"Feed a cold, starve a fever," the saying goes. However, fruit fly experiments suggest that sleep can be a better remedy.
A microbial-controlling protein helps to control how much and how deeply fruit flies sleep, researchers report in Science of February 1 Science . That's proof that sleep speeds recovery, they conclude.
"We finally have a clear link between drowsiness and infection control," says Caltech sleep researcher Grigorios Oikonomou, who was not involved in the work. Such a link was suggested, but never formally demonstrated, says Oikonomou, who authored a commentary to the study in the same issue of Science
. Researchers in the laboratory of Amita Sehgal at the Perelman School of the University of Pennsylvania of Medicine made the discovery in search of genes that control sleep. Her team was looking for proteins that would cause more fruit flies in overproduction Drosophila melanogaster . After combing over 8,000 overproduced proteins, researchers found only one that made flies sleep.
Flies with an abundance of this protein, produced from the nemuri gene, slept longer during the day, sleeping longer and deeper at night. Strong surveys of a device called the Hammer aroused only about 1
The Sehgal team discovered that Nemuri resembles fish proteins known as antimicrobial peptides, short proteins or pieces of protein that can kill microbes. In tests of the Nemuri effect on two types of bacteria, the protein killed the bacteria in laboratory bowls and helped bacteria-infected fruit flies survive longer if overproduced.
The likelihood of the protein, not its antimicrobial action, could be fought infection flies made more Nemuri, not only when they were ill, but also when sleep was inferior and other types of stress were exposed. "Sleep helps fight these challenges," says Sehgal. Nemuri may not be as important for daily sleep except for the nighttime sleep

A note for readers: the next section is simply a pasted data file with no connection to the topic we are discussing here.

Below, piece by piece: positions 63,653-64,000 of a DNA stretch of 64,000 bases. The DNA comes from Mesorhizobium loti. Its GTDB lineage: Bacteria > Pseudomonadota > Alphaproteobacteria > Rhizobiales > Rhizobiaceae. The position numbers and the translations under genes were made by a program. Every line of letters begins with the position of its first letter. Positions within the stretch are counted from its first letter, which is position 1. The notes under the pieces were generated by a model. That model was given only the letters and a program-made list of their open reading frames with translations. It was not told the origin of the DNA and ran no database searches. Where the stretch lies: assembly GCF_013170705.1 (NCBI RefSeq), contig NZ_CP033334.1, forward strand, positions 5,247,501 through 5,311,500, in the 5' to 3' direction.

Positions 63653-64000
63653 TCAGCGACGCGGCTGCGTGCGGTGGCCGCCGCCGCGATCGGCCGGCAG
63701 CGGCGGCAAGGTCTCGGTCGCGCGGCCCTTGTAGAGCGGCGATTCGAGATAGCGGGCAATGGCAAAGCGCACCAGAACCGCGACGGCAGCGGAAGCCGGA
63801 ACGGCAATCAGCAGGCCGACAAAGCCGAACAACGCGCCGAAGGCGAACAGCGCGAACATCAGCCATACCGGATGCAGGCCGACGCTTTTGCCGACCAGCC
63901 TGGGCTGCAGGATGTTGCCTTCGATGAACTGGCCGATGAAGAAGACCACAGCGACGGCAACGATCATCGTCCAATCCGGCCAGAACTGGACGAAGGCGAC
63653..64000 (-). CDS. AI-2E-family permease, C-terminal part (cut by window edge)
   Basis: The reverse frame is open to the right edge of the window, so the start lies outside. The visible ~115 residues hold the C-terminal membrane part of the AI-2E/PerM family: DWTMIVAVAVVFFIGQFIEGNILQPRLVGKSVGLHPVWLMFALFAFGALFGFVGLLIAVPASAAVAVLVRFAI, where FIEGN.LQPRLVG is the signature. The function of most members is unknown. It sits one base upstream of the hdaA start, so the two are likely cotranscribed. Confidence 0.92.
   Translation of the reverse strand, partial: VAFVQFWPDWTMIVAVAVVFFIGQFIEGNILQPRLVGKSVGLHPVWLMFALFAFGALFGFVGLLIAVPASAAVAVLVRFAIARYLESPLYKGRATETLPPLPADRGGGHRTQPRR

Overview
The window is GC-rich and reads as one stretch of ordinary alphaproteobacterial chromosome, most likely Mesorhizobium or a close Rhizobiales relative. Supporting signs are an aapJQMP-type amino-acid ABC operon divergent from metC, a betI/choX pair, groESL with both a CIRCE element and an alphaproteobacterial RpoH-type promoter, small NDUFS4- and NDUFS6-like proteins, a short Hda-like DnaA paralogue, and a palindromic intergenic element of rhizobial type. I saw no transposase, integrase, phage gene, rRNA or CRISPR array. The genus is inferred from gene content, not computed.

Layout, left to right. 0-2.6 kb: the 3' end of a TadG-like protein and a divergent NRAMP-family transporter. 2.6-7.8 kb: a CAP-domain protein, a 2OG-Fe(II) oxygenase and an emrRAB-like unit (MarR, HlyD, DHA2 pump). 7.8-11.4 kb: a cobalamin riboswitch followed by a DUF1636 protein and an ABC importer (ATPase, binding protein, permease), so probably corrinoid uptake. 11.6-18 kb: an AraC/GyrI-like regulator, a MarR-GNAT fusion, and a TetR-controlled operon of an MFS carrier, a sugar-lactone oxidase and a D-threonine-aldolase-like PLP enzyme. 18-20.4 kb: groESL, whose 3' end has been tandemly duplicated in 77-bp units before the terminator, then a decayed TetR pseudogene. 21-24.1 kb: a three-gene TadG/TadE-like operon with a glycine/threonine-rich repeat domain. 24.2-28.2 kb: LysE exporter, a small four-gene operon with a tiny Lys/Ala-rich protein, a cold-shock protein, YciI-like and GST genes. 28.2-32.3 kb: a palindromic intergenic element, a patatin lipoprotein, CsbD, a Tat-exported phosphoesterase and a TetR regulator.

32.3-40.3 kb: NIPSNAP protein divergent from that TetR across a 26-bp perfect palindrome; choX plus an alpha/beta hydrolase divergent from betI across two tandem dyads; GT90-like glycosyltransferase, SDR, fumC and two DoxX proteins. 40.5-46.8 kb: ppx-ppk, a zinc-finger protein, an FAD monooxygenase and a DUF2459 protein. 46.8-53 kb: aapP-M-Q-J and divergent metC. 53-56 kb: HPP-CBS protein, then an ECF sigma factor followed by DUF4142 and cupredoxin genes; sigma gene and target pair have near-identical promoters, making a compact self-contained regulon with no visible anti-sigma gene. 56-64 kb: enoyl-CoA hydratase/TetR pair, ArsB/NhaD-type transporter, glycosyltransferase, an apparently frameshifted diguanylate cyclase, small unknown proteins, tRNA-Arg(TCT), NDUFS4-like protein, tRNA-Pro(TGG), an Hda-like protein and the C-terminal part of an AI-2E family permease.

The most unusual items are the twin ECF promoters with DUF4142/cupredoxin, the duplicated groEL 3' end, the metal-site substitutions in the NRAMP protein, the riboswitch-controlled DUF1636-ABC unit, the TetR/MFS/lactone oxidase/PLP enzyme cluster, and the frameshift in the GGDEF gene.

A dual role in killing bacteria and inducing sleep is new for antimicrobial peptides, says Robert Hancock, a microbiologist and immunologist at the University of British Columbia in Vancouver. "But I'm not shocked," he says, "because peptides do so many things."
Antimicrobial peptides are generally not that good at killing microbes in animals, says Hancock. Instead, the peptides help to regulate the immune system for a variety of tasks. However, it is possible that mammals, including humans – with more than 100 antimicrobial peptide genes – have antimicrobial peptides that induce sleep during illness.
"Bringing an animal to fall asleep and concentrate all its resources on fighting infections is useful to host the defense," says Hancock. Or as an Irish saying goes, "A good laugh and a long sleep are the best healings in the doctor's book."